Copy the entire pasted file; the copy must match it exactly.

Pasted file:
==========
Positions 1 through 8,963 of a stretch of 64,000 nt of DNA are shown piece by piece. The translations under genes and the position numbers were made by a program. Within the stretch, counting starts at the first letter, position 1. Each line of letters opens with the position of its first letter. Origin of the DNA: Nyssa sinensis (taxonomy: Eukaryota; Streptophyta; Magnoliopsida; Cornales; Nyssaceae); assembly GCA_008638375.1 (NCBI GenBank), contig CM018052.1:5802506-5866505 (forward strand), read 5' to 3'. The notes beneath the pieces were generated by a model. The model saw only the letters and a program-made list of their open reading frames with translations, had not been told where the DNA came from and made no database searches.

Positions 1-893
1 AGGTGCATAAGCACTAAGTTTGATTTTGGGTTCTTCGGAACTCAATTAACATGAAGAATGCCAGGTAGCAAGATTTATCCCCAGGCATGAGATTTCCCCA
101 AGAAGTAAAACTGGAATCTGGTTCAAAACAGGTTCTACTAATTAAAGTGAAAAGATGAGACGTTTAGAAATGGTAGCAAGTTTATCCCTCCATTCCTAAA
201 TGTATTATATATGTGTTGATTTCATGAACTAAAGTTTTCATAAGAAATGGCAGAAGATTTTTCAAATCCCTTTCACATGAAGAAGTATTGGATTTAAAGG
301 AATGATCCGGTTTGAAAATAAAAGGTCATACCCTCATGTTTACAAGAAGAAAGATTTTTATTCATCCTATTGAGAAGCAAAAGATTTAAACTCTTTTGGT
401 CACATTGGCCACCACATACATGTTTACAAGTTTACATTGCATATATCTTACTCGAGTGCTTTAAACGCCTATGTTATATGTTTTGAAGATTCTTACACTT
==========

Positions 1 through 8,963 of a stretch of 64,000 nt of DNA are shown piece by piece. The translations under genes and the position numbers were made by a program. Within the stretch, counting starts at the first letter, position 1. Each line of letters opens with the position of its first letter. Origin of the DNA: Nyssa sinensis (taxonomy: Eukaryota; Streptophyta; Magnoliopsida; Cornales; Nyssaceae); assembly GCA_008638375.1 (NCBI GenBank), contig CM018052.1:5802506-5866505 (forward strand), read 5' to 3'. The notes beneath the pieces were generated by a model. The model saw only the letters and a program-made list of their open reading frames with translations, had not been told where the DNA came from and made no database searches.

Positions 1-893
1 AGGTGCATAAGCACTAAGTTTGATTTTGGGTTCTTCGGAACTCAATTAACATGAAGAATGCCAGGTAGCAAGATTTATCCCCAGGCATGAGATTTCCCCA
101 AGAAGTAAAACTGGAATCTGGTTCAAAACAGGTTCTACTAATTAAAGTGAAAAGATGAGACGTTTAGAAATGGTAGCAAGTTTATCCCTCCATTCCTAAA
201 TGTATTATATATGTGTTGATTTCATGAACTAAAGTTTTCATAAGAAATGGCAGAAGATTTTTCAAATCCCTTTCACATGAAGAAGTATTGGATTTAAAGG
301 AATGATCCGGTTTGAAAATAAAAGGTCATACCCTCATGTTTACAAGAAGAAAGATTTTTATTCATCCTATTGAGAAGCAAAAGATTTAAACTCTTTTGGT
401 CACATTGGCCACCACATACATGTTTACAAGTTTACATTGCATATATCTTACTCGAGTGCTTTAAACGCCTATGTTATATGTTTTGAAGATTCTTACACTT